Steve's Procedure for Adopting The Leadership Challenge (aka, A Sure Fire Recipe for Success!)

As an engineer I am trained to think in terms of systems, procedures, and flow charts. So naturally, when it came to thinking about a method to successfully implement The Leadership Challenge—with my employer, Kaneka America, and, ultimately, consulting client companies—I naturally gravitated to setting it all down into a clear and easy-to-follow process that would help ensure consistent success. Based on my own seven-year journey with The Leadership Challenge, one that has changed my life and helped transform my organization as well as so many others, here is my simple, eight-step recipe that I believe can make any implementation successful.  

1.  Admit You Have a Problem

I came to this realization when I found myself in a leadership position with little knowledge of what to do and with no one to turn to for help.  I admitted to myself that I needed to change and it was up to me to make something happen. This is the first step in most change initiatives: creating a sense of urgency.

2.  Get Professional Help! (Don’t try this alone…)

I studied various leadership models and, after considering several, settled on The Leadership Challenge. Why?  
  • It’s very simple and easy to understand. This was critical to my plan of using it not only for me but others in the organization.  

  • It’s an evidence-based model with metrics.  This was important for me as a scientist and I knew it would be for others like me. Measuring progress is critical in my industry.  

  • There is a network of highly-skilled and experienced Certified Masters to help you get started and guide your journey.  I found my “master” in Craig Haptonstall, conveniently located near me in Dallas, who made all the difference to me and my organization. 
3.  First Lead Yourself

Thanks to Jim Kouzes and Barry Posner, I first learned that the problem I was facing may not be other people. It might actually be me. Focusing on feedback from my Leadership Practices Inventory® 360 assessment and on setting the right example for others made it easier to introduce The Five Practices of Exemplary Leadership® to the rest of the team.
 
4.  Work Top Down (if possible)

In our case at Kaneka, it started with the plant management team and flowed through the organization step-by- step. Of course, you can insert The Leadership Challenge at any level or in a specific department or location. However, if senior leadership does not have knowledge of the model, how can they support and guide those trying to develop themselves?  If you can’t start at the top, get as high in the organization as possible and work in both directions.


5. Find Other Champions

During the initial workshops, look for folks who show a particular passion for the message and principles of The Leadership Challenge. The best way to spread and reinforce The Five Practices in your organization is from within. With my company, when our managers are working together to facilitate a workshop, their employees see and hear them talking about leadership in new ways. Teaching also makes us all more competent in the theory and aids in the application.


6.  Create Continuous Education and Experiences

They’re called The Five Practices for a reason. We need to provide opportunities to practice these essential behaviors. We also need to provide experiences to share with our teams, and a series of continuing education sessions will create those experiences. I found that one session about every two months is good timing. It also seems that activities are more memorable than lectures, so keep it fun and challenging. Remember…it’s more about the application than the theory.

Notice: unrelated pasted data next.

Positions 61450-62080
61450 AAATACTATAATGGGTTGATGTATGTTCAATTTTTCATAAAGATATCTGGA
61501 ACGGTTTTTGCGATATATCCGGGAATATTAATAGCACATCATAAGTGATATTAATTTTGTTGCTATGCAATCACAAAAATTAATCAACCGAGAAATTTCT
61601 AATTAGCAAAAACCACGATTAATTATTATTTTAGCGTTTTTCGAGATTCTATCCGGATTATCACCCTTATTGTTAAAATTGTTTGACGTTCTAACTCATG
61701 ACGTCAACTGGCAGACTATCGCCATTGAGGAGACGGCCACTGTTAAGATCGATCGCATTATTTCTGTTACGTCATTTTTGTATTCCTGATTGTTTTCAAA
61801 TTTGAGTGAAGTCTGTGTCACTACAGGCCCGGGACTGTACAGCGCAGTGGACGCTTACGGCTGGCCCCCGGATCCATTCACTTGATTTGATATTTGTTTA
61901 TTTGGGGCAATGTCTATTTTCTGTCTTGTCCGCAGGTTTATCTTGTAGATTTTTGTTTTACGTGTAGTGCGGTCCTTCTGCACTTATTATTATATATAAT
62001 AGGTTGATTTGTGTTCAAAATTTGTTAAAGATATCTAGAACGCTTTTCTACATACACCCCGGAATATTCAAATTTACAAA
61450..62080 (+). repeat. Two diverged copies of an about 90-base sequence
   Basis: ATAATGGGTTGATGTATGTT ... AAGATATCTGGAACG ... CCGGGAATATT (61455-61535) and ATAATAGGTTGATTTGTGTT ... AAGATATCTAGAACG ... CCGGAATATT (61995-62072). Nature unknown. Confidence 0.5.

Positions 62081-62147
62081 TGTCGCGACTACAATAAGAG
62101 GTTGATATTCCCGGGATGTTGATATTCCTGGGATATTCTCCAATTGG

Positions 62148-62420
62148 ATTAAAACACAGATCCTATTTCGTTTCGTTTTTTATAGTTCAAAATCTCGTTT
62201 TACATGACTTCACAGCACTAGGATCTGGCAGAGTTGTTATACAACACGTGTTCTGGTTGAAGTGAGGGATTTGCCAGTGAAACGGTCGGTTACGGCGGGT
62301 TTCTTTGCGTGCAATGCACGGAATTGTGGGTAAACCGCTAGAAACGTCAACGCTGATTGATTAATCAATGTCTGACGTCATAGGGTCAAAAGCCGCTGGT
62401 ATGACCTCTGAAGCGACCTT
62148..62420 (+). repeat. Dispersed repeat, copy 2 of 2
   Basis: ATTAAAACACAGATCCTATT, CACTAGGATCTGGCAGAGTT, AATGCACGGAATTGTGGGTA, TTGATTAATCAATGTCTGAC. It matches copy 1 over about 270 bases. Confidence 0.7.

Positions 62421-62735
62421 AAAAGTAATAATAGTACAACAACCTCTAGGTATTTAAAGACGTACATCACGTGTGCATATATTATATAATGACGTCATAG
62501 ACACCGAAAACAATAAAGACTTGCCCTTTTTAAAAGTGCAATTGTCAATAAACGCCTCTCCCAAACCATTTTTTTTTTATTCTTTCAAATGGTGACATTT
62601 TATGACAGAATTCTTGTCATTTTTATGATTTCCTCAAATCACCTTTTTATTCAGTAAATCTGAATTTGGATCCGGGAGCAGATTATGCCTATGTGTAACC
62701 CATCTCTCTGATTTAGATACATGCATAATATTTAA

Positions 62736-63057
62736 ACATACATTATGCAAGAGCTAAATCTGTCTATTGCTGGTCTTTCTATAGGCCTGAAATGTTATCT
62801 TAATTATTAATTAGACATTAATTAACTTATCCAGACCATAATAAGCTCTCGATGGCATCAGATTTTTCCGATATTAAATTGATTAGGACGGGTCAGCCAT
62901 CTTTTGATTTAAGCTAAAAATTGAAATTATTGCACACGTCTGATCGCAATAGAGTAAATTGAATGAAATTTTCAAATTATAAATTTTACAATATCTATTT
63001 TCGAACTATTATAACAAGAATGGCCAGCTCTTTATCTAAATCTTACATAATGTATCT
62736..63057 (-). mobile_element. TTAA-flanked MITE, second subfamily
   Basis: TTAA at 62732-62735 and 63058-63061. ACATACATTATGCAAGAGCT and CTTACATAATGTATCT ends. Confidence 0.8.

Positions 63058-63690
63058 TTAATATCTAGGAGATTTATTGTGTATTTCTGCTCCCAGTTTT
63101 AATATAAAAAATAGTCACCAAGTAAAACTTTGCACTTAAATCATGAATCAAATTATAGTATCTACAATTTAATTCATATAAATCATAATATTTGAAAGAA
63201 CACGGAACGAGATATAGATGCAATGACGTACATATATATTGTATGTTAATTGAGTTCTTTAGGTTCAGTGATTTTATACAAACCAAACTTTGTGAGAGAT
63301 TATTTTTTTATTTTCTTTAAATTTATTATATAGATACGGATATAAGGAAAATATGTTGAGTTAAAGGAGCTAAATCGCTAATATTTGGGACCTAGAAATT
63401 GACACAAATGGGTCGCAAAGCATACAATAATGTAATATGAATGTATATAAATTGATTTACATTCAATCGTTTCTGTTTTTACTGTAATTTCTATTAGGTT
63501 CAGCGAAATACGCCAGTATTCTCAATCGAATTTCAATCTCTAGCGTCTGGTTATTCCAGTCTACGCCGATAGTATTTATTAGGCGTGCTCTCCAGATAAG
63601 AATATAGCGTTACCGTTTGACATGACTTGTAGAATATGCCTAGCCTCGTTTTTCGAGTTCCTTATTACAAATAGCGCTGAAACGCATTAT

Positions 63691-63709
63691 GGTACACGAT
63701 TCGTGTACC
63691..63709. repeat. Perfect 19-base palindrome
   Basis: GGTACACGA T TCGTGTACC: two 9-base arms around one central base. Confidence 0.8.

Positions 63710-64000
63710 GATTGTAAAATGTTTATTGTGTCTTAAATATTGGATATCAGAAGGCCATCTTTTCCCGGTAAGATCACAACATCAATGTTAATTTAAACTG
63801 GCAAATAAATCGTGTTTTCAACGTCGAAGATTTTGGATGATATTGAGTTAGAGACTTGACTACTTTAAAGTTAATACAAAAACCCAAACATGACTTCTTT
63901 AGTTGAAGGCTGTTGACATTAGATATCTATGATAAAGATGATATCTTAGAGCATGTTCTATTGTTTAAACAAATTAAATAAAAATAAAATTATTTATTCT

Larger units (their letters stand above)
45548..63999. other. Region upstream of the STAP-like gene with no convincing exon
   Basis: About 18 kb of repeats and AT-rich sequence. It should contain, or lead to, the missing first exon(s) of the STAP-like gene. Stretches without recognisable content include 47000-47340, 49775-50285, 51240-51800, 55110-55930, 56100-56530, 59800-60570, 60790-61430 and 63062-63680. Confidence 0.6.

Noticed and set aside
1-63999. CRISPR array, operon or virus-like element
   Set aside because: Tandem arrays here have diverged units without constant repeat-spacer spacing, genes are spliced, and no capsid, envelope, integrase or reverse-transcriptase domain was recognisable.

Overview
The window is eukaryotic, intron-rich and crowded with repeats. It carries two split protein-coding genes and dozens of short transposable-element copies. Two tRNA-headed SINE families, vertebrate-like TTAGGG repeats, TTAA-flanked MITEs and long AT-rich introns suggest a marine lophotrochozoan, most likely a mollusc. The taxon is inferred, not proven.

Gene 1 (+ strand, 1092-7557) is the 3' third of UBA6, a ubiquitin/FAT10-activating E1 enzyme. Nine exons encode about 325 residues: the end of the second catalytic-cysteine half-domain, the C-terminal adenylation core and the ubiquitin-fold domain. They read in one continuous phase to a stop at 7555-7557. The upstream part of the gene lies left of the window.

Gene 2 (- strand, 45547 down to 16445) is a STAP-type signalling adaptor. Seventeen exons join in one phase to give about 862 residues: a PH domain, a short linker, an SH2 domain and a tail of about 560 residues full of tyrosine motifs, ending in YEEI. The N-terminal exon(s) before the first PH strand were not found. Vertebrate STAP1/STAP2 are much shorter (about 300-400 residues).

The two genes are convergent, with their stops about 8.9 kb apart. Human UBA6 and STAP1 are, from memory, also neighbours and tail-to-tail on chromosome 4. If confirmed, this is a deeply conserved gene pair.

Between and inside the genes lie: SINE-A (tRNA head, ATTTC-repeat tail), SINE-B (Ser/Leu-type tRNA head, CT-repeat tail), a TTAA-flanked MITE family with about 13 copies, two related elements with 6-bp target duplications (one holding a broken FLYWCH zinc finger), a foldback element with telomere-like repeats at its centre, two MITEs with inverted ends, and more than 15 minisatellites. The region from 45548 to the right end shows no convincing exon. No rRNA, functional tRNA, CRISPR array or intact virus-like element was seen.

7.  Shampoo, Rinse, Repeat….

Leadership development is just another continuous improvement cycle. In our company, continuous improvement is part of our culture and most everyone is familiar with the PDCA (Plan, Do, Check, Act) cycle. True development also takes more time than you would think and trying to rush it may not get you the quality results you are looking for.  Think in terms of years, not months, to continue supporting your leadership practitioners.


8.  Integrate into Other Systems

We now are working to weave The Five Practices into other management systems such as performance management, safety management, quality management, etc. Using the same language and the same core values across various operational systems will reinforce your culture with a consistent message.

That’s my core, eight-step recipe. But, for extra credit, here’s one last bit of advice…..

9.  Go Forth and Lead

Leadership is liberating. If you are truly successful in your journey you may feel the calling to move outward and teach others what you have learned and experienced. It may be within your organization, in other departments or locations, or it may be beyond your organization. This happened to me in 2010 when I took the leap of faith and started on the path to become a Certified Master. Now I have been given the opportunity to spread The Leadership Challenge across the entire Kaneka Group companies in North America, Asia, and Europe.  Seeing my colleagues around the world adopting The Five Practices is a richly rewarding experience. 

So, I encourage you………take the leap to implement The Leadership Challenge in your organization. Incorporate whatever parts of my process work for you, and then make them your own. Set the example. Make a difference.

Steve Skarke, a Certified Master of The Leadership Challenge, is president of The Kaneka Foundation and creator of Leading Elements™.  As an “Organizational Engineer” Steve supports the development of internal and external clients through facilitation and coaching activities.  A 30-year veteran in the manufacturing industry, he can be reached at steve@leadingelements.com.  

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